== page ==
Jesus looked out over the crowd. More than five thousand people spread across the hillside. Though He already knew how He would feed them, He asked Philip, “Where can we buy bread for these people to eat?”
“Wait, what? You want us to feed everyone?” Philip gasped. He certainly had no extra money—he hadn’t been working in weeks! “Even if there was a place to get this much bread . . . and we only bought enough for everyone to have a bite . . . that would still take more than most people make in half a year!”
Jesus nodded and all the disciples avoided looking at each other.
Just then, though, Andrew spoke up. He had returned with the third important player in this story by the sea: a young boy we’ll call Jude.
Jude stood by Andrew’s side at the very front of the crowd—right in front of Jesus. His heart beat very fast as he held out his lunch.
“Here is a boy with five small loaves of barley bread,” said Andrew. “He also has two small fish. But how far will that go in such a large crowd?”
Jude shook his head. This was a good lunch for one, but barely enough even for two. Maybe Jesus could eat it.
“Jesus, You can have my lunch,” he offered.
Jesus smiled at the boy. Then he spoke to the disciples. “Have the people sit down,” He said.
Philip and Andrew exchanged a glance. This was going to be a make-believe picnic unless something very unexpected happened. But they had already learned it was wise to listen to Jesus.
Philip whistled loudly and shouted, “Listen up! We need everyone to sit down!”
It took some time, but eventually everyone got the word and settled down onto the grass. When all the people were seated, Jesus stood. He held up the bread.
“Father,” He said, “thank You for this food You’ve given to us.”
Then Jesus began handing bread to those seated closest to Him. Jude and the disciples watched in amazement as each person took bread and passed it on. And on…and on!
As those five loaves became food for dozens and dozens of people, Jesus lifted up the fish, too. “Father, thank You!” He said.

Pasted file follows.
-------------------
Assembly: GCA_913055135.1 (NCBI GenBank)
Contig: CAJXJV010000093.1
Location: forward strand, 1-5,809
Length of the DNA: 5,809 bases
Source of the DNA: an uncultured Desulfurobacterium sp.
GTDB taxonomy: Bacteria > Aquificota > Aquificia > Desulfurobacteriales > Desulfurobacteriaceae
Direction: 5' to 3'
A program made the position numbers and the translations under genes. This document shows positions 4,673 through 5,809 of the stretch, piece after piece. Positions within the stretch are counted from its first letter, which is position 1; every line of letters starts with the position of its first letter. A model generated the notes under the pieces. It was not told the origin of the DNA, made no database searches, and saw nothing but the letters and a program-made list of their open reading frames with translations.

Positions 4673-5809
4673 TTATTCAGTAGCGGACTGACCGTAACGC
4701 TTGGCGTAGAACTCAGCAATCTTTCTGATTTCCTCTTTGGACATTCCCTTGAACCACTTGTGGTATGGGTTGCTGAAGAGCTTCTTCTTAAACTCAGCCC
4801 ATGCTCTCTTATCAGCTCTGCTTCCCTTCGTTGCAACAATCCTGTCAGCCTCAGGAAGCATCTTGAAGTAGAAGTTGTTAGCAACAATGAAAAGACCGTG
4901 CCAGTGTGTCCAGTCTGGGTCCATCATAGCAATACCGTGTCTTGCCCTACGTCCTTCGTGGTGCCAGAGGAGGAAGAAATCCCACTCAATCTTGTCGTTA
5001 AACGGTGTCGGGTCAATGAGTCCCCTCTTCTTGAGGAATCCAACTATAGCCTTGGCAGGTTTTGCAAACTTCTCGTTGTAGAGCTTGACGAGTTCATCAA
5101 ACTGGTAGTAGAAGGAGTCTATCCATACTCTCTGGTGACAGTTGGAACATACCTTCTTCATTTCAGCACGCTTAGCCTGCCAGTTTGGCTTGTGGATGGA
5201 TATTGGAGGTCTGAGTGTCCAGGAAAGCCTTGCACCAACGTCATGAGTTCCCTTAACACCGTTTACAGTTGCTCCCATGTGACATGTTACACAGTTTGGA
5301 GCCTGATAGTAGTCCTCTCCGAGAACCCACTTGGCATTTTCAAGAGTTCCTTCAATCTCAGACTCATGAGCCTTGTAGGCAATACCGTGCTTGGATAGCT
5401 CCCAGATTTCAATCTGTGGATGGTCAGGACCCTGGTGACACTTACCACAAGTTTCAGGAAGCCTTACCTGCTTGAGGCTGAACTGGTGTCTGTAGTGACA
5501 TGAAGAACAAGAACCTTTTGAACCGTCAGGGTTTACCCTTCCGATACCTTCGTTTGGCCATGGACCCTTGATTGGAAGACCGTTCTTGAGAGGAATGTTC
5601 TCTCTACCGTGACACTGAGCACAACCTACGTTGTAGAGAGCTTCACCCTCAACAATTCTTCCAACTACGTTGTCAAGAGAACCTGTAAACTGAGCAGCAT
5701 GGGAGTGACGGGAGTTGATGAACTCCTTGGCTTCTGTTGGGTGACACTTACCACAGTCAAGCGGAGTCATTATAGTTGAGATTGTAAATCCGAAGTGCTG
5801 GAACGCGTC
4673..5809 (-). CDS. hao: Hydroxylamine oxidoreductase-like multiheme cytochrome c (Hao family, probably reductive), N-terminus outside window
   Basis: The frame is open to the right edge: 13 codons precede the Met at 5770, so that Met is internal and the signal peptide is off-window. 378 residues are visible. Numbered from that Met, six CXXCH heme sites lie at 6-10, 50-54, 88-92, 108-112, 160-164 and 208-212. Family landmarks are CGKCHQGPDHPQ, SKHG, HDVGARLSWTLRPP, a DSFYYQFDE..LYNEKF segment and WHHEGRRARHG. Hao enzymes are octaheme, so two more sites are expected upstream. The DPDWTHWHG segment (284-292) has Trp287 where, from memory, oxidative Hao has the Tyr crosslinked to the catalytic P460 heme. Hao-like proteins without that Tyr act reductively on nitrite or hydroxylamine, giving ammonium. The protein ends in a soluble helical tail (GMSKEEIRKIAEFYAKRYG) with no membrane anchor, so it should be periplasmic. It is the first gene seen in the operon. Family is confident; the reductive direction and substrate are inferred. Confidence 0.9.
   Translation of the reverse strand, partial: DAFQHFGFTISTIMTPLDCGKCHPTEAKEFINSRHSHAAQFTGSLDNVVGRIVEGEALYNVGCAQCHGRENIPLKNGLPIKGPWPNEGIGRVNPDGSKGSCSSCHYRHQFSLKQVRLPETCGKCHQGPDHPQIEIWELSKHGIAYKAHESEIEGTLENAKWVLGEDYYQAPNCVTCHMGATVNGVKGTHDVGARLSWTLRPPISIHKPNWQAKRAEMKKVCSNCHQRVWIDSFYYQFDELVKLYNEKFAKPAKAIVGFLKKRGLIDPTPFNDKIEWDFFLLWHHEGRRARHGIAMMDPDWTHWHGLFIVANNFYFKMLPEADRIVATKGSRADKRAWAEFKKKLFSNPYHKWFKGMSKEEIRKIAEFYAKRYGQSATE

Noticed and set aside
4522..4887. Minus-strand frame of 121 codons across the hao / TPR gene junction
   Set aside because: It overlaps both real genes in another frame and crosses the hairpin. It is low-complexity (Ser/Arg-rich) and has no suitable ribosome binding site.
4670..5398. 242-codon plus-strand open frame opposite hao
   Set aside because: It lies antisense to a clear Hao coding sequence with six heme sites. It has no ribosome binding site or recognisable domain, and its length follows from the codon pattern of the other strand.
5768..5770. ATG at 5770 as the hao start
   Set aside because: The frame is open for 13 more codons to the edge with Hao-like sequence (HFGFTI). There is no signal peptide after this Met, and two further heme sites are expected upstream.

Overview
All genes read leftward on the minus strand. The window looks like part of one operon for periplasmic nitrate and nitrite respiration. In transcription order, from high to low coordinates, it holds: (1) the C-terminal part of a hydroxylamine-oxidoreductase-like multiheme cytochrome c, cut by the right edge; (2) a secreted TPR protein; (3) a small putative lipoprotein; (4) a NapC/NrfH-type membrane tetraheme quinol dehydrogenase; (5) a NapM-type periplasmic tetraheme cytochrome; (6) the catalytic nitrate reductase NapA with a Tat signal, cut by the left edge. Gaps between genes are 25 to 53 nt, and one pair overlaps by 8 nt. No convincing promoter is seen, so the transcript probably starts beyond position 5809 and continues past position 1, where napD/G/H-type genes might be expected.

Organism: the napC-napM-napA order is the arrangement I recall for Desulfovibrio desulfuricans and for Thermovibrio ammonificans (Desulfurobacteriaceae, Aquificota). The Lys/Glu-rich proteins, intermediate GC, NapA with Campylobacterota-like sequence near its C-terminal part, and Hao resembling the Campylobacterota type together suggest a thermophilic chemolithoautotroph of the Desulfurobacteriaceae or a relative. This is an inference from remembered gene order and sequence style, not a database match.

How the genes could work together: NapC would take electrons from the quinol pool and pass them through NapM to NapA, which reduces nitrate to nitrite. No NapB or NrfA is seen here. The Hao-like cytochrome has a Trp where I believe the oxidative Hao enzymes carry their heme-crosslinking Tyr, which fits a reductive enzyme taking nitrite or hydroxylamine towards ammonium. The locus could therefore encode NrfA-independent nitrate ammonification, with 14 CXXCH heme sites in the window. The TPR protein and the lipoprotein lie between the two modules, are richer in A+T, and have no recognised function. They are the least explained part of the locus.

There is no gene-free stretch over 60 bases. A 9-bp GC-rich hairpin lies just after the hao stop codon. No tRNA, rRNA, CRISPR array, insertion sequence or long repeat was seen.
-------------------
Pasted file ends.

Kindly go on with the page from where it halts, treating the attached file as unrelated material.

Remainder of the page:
Then He began passing out those two tiny fish, as well. Soon, everyone was eating.
Philip stared in amazement. “Wait . . . those people all the way back by that olive tree have bread now.”
“And everyone’s getting fish, too!” Andrew exclaimed. “There were only two fish to start, but I see at least…nine fish heads…twelve…okay,I can’t even count.”
Andrew knelt down beside Jude, who was sitting in the front row. “Did you get food?” he asked.
“I ate three fish and plenty of bread, too! I’m stuffed!” Jude exclaimed, laughing.
The disciples stared in amazement at this impossible giant picnic on the lawn. Jesus had turned one boy’s meal into a feast for thousands. When everyone was finished, Jesus turned to His friends.
“Gather the leftover pieces,” He told them. “Don’t waste anything.”
The twelve men grabbed baskets and collected all the bits and pieces.
“What do we have?” Philip asked, as they compared what they had gathered. Andrew counted. “Twelve baskets of bread and fish.”
Each disciple’s basket was completely full. Each man stood there holding their loaded basket, amazed that God had used the gift of one small boy to feed thousands.
Have you ever had to get creative with a meal?